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Technology Report: Artificial Intelligence in Radiology 2021

This is an overview of trends and technologies in radiology artificial intelligence (AI) applications in 2021. Views were shared by 11 radiologists using AI and industry leaders, which include:

Randy Hicks, M.D., MBA, radiologist and CEO of Reginal Medical Imaging (RMI), and an iCAD Profound AI user.

• Prof. Dr. Thomas Frauenfelder, University of Zurich, Institute for Diagnostic and Interventional Radiology, and Riverain AI user.

• Amy Patel, M.D., medical director of Liberty Hospital Women’s Imaging, assistant professor of radiology at UMKC, and user of Kios AI for breast ultrasound.

Sham Sokka, Ph.D., vice president and head of innovation, precision diagnosis, Philips Healthcare.

Ivo Dreisser, Siemens Healthineers, global marketing manager for the AI Rad Companion.

Bill Lacey, vice president of medical informatics, Fujifilm Medical Systems USA.

• Karley Yoder, vice president and general manager, artificial intelligence, GE Healthcare.

Georges Espada, head of Agfa Healthcare digital and computed radiography business unit.

Pooja Rao, head of research and development and co-founder of

Jill Hamman, world-wide marketing manager at Carestream Health.

Sebastian Nickel, Siemens Healthineers, global product manager for the AI Pathway Companion. 

There has been a change in attitudes about AI on the expo floor at the Radiological Society of North America (RSNA) over the last two years. AI conversations were originally 101 level and discussed how AI technology could be trained to sort photos of dogs and cats. However, in 2020, with numerous FDA approvals for various AI applications, the conversations at RSNA, and industry wide, have shifted to that of accepting the validity of AI. Radiologists now want to discuss how a specific AI algorithm is going to help them save time, make more accurate diagnoses and make them more efficient.

With a higher level of maturity in AI and the technology seeing wider adoption, radiologists using it say AI gives them additional confidence in their diagnoses, and can even help readers who may not be deep experts in the exam type they are being asked to read. 

With a myriad of new AI apps gaining regulatory approval from scores of imaging vendors, the biggest challenge for getting this technology into hospitals is an easy to integrate format. This has led to several vendors creating AI app stores. These allow AI apps to integrate easily into radiology workflows because the apps are already integrated as third-party software into a larger radiology vendors' IT platform.  

There are now hundreds of AI applications that do a wide variety of analysis, from data analytics, image reconstruction, disease and anatomy identification, automating measurements and advanced visualization. The AI applications can be divided into 2 basic types — AI to improve workflow, and AI for clinical decision support, such as diagnostic aids.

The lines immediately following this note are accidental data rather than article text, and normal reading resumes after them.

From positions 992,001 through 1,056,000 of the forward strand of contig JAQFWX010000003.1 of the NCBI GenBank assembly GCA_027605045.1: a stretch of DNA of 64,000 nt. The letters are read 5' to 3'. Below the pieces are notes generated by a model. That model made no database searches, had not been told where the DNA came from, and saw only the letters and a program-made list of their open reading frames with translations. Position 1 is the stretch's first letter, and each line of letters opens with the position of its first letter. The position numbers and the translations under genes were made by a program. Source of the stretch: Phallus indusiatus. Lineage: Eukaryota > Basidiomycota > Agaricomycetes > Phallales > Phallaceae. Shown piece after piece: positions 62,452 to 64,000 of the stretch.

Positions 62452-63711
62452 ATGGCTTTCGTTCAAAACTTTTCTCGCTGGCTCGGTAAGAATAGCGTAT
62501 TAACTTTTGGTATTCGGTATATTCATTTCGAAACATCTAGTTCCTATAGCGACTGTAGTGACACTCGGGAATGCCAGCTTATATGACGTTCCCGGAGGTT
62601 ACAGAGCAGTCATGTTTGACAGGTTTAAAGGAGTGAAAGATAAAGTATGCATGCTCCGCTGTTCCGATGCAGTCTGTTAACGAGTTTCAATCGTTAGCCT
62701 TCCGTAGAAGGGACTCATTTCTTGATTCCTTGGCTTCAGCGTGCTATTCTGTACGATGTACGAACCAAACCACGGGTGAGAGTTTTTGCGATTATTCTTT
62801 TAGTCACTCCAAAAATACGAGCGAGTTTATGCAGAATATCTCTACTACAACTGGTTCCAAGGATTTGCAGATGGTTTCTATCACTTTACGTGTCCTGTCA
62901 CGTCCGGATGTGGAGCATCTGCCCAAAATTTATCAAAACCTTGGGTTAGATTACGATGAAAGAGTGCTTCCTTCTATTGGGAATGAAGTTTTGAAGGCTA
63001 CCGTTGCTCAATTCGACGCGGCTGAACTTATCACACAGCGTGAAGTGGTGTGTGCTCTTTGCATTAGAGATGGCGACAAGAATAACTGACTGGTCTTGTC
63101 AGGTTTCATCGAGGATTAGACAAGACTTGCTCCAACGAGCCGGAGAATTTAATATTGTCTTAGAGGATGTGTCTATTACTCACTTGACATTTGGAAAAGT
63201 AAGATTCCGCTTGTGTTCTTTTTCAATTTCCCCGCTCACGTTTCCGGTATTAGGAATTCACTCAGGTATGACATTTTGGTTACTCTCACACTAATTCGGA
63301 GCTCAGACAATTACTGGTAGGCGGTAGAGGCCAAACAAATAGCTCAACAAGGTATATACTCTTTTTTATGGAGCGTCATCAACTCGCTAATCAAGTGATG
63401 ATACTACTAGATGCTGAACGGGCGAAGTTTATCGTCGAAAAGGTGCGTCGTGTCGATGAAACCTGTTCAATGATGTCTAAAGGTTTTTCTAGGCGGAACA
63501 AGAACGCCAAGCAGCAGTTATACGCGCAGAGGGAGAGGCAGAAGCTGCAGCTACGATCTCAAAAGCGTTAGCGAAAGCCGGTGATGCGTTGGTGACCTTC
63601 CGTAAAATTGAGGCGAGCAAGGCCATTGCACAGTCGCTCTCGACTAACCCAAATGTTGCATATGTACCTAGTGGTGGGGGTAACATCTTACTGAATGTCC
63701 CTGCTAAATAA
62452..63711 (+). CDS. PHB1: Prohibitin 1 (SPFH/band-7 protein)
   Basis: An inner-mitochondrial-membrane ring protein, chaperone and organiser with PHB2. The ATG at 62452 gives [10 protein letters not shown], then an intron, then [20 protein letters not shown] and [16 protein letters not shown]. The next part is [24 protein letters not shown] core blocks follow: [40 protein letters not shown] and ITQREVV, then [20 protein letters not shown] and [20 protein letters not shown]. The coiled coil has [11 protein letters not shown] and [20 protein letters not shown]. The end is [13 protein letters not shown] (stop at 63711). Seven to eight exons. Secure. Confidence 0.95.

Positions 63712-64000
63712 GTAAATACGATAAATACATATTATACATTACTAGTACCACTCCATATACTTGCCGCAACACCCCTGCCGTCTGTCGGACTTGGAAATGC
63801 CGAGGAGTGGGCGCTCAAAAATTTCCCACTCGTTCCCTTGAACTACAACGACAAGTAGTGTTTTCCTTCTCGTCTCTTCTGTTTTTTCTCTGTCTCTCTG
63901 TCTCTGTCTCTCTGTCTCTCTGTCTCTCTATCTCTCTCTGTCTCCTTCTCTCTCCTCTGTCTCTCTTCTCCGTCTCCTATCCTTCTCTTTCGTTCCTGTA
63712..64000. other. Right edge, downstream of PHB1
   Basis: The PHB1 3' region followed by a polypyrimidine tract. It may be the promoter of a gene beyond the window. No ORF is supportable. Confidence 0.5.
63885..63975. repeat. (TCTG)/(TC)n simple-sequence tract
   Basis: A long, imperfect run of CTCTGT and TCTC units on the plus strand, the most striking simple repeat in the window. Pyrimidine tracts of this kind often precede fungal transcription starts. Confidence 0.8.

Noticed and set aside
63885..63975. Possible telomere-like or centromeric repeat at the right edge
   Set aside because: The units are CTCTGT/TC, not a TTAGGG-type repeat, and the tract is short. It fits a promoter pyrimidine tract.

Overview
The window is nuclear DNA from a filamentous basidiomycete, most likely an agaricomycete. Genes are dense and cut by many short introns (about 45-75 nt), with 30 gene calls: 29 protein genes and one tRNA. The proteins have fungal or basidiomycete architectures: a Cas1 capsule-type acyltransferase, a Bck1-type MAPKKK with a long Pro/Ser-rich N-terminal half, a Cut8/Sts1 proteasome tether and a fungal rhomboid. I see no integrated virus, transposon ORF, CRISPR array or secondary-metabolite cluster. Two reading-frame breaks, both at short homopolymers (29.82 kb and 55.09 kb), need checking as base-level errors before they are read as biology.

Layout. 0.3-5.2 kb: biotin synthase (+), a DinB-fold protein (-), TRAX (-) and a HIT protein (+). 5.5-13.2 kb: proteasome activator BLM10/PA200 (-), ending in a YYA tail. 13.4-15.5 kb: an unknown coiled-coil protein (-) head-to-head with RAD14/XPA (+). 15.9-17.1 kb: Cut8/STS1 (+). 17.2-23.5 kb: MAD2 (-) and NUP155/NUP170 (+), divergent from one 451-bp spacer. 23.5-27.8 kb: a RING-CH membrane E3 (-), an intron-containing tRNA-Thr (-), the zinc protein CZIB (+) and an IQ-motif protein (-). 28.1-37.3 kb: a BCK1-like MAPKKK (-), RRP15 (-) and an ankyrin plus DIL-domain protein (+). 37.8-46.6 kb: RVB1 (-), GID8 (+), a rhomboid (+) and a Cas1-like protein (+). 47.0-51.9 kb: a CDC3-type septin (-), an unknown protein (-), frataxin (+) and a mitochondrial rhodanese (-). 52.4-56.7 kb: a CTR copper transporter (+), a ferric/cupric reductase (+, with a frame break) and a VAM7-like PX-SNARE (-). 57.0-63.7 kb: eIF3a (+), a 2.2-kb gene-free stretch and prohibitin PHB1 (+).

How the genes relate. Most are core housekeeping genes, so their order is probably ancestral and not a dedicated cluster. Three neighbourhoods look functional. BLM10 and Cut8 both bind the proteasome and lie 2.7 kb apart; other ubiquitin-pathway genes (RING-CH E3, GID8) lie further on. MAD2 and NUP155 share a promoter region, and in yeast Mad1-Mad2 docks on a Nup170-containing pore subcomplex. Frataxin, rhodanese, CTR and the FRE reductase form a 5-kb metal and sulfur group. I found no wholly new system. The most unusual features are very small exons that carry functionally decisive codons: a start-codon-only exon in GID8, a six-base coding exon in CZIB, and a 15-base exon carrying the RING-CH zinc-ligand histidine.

On the workflow side, several vendors are leveraging AI to pull together all of a patients' information, prior exams and reports in one location and to digest the information so it is easier for the radiologist to consume. Often the AI pulls only data and priors that relate to a specific question being asked, based on the imaging protocol used for the exam. One example of this is the Siemens Healthineers AI Clinical Pathway and Siemens AI integrations with PACS to automate measurements and advanced visualization.

AI is also helping simplify complex tasks and help reduce the reading time on involved exams. One example of this is in 3-D breast tomosythesis with hundreds of images, which is rapidly replacing 2-D mammography, which only produces 4 images. Another example is automated image reconstruction algorithms to significantly reduce manual work. AI also is now being integrated directly into several vendors' imaging systems to speed workflow and improve image quality.

Vendors say AI is here to stay. They explain the future of AI will be automation to help improve image quality, simplify manual processes, improved diagnostic quality, new ways to analyze data, and workflow aids that operate in the background as part of a growing number of software solutions. 

Several vendors at RSNA 2020 noted that AI's biggest impact in the coming years will be its ability to augment and speed the workflow for the small number of radiologists compared to the quickly growing elder patient populations worldwide. There also are applications in rural and developing countries were there are very low numbers of physicians or specialists.


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